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How an EU radar satellite shed light on North Korea's nuclear test

Data from the Sentinel 1-a satellite taken before and after the blast on Jan. 6 revealed both upward and downward movements of rock in the area where North Korea conducts tests, researchers found.

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    Officers from the Korea Meteorological Administration point at the epicenter of seismic waves in North Korea, at the National Earthquake and Volcano Center in Seoul, South Korea, Wednesday, Jan. 6, 2016. Researchers in Germany have used data from a EU radar satellite to learn more about what impact the North's nuclear test on Jan. 6 had on the blast site's site surface.
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Using images taken from a European radar satellite, researchers have learned more about how the ground shifted following North Korea’s mysterious nuclear test in January, the BBC reports.

The images may help shed more light on the test, which North Korean media has said was an underground detonation of a hydrogen bomb on Jan. 6, though whether the it was actually a hydrogen bomb hasn’t been independently confirmed.

An analysis of data from the spacecraft Sentinel 1-a shows that rock above the blast zone of the bomb shifted downward by up to 7 centimeters in one area.

In another area, the rock rose 2 to 3 centimeters, researchers from Germany’s Institute for Geosciences and Natural Resources (BGR) found.

The agency works to advise Germany’s government on issues related to the Comprehensive Nuclear-Test-Ban Treaty, to which North Korea isn’t a signatory.

“This is a very important result because in the past the location of nuclear tests was based only on seismological data and now we have an indication from other technologies,” Nicolai Gestermann, a geophysicist at BGR told the BBC. He presented the research at the European Geosciences Union General Assembly, held this week in Vienna.

Typically, researchers can pinpoint the location of a test using data from a network of international seismometers, which can even help identify whether an atomic fission bomb or a more powerful hydrogen bomb has been detonated.

But the radar images refine this analysis further, by determining how the surface has been impacted by an explosion.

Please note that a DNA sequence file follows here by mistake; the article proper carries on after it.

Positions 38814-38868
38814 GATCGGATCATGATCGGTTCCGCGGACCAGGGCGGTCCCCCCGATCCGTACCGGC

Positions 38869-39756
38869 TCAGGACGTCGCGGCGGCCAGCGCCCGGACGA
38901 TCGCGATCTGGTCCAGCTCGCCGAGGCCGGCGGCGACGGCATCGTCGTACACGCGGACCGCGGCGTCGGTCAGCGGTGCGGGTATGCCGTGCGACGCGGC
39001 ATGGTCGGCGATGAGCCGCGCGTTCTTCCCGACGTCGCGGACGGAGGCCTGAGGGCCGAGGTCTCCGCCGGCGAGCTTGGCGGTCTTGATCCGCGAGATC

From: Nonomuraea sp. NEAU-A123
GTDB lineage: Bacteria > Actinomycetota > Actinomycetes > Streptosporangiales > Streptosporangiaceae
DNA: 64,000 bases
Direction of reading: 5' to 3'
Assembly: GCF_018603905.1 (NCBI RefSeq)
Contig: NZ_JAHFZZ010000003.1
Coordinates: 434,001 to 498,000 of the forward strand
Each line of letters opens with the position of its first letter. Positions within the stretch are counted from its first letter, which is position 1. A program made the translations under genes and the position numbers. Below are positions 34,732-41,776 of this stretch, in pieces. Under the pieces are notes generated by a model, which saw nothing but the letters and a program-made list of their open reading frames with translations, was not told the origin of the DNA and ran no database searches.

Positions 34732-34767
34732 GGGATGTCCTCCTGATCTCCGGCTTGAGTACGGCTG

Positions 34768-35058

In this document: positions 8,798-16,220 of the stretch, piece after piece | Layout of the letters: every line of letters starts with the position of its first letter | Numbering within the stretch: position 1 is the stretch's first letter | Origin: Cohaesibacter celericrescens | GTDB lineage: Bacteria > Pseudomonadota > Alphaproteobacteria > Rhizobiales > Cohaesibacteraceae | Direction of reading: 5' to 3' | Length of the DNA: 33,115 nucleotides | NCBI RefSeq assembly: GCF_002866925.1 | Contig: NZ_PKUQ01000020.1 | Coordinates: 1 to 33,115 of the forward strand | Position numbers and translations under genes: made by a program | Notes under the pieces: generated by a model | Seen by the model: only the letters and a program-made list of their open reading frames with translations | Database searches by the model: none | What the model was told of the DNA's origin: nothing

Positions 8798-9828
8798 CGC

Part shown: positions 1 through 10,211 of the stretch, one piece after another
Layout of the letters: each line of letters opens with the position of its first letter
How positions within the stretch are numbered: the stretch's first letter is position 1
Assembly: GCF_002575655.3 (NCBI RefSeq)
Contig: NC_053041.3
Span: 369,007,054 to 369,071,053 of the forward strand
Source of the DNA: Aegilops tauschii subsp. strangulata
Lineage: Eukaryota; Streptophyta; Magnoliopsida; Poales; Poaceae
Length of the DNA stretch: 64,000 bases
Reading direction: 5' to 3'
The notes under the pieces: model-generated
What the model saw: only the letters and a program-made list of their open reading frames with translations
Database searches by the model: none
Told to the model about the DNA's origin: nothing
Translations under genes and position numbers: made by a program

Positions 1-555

The observations are made possible by a technique called interferometry, which finds the difference between “before” and “after” radar images of the Earth’s surface, the BBC reports.

“Using satellite observations prior to and after an event, it is possible to detect human activities in the area, or the absence of such activities,” write Ola Dahlman, Jenifer Mackby, and Svein Mykkeltveit in a 2011 book that looks at how countries can determine whether others are in compliance with the nuclear treaty.

Previously, a team of researchers used similar analysis to examine more about how a series of underground nuclear tests conducted by the US government impacted the surface of a test site in Nevada.

They were able to examine data from tests conducted in 1992, but used only “after” images of previous tests dating back decades because that year was also the first year data from the European Space Agency’s ERS-1 radar satellite was available, they wrote in a 2003 paper.

North Korea’s tests, including those in 2006, 2009, and 2013, are believed to have occurred at a site called Punnggye-ri, sometimes known as P’unggye-yok in a remote part of the country’s east near a town called Kilju.

The bomb test in January, which seismologists say had a magnitude of 5.1, also may not be a thermonuclear blast, as the North claimed. The researchers suggest that it shares many characteristics with a 2013 test, which scientists have said could also be a conventional bomb blast designed to mimic a nuclear test.

The estimated yield of the January test was 10 kilotons of TNT-equivalent, Dr. Gestermann of the BGR told the BBC.

The Sentinel satellite revealed the effects of both subsidence, or sinking or caving, as well as uplift of the rock’s surface following the blast.

But it’s also limited to a 12-day delay in observing the site, having visited once on Jan. 1, before the explosion, and again on Jan. 13, the BBC reports.

That delay means that researchers can’t say precisely when the deformation occurred. But a second satellite, the Sentinel 1-B, which features a 6-day delay in retrieving images, is set to launch on Friday.

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